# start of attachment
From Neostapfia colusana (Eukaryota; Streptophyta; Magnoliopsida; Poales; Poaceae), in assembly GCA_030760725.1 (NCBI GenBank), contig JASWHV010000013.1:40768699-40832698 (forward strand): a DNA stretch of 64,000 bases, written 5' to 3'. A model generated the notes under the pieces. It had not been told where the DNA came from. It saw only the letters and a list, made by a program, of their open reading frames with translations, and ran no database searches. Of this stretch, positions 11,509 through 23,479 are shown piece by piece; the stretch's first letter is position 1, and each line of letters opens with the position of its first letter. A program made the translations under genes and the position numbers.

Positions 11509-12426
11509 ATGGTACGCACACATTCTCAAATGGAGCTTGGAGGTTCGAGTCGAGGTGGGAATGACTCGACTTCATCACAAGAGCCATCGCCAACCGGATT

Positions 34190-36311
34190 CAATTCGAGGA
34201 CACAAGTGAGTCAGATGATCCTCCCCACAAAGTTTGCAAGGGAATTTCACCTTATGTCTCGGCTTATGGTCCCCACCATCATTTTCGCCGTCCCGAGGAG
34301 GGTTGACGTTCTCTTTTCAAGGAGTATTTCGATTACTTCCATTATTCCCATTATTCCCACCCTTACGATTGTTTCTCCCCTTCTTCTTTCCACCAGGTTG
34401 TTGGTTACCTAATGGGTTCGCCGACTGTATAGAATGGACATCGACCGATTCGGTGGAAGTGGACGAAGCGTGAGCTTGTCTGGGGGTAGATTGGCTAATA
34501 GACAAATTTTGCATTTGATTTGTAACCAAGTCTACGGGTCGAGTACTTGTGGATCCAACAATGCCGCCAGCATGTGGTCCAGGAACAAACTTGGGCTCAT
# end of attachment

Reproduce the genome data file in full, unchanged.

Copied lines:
From Neostapfia colusana (Eukaryota; Streptophyta; Magnoliopsida; Poales; Poaceae), in assembly GCA_030760725.1 (NCBI GenBank), contig JASWHV010000013.1:40768699-40832698 (forward strand): a DNA stretch of 64,000 bases, written 5' to 3'. A model generated the notes under the pieces. It had not been told where the DNA came from. It saw only the letters and a list, made by a program, of their open reading frames with translations, and ran no database searches. Of this stretch, positions 11,509 through 23,479 are shown piece by piece; the stretch's first letter is position 1, and each line of letters opens with the position of its first letter. A program made the translations under genes and the position numbers.

Positions 11509-12426
11509 ATGGTACGCACACATTCTCAAATGGAGCTTGGAGGTTCGAGTCGAGGTGGGAATGACTCGACTTCATCACAAGAGCCATCGCCAACCGGATT

Positions 34190-36311
34190 CAATTCGAGGA
34201 CACAAGTGAGTCAGATGATCCTCCCCACAAAGTTTGCAAGGGAATTTCACCTTATGTCTCGGCTTATGGTCCCCACCATCATTTTCGCCGTCCCGAGGAG
34301 GGTTGACGTTCTCTTTTCAAGGAGTATTTCGATTACTTCCATTATTCCCATTATTCCCACCCTTACGATTGTTTCTCCCCTTCTTCTTTCCACCAGGTTG
34401 TTGGTTACCTAATGGGTTCGCCGACTGTATAGAATGGACATCGACCGATTCGGTGGAAGTGGACGAAGCGTGAGCTTGTCTGGGGGTAGATTGGCTAATA
34501 GACAAATTTTGCATTTGATTTGTAACCAAGTCTACGGGTCGAGTACTTGTGGATCCAACAATGCCGCCAGCATGTGGTCCAGGAACAAACTTGGGCTCAT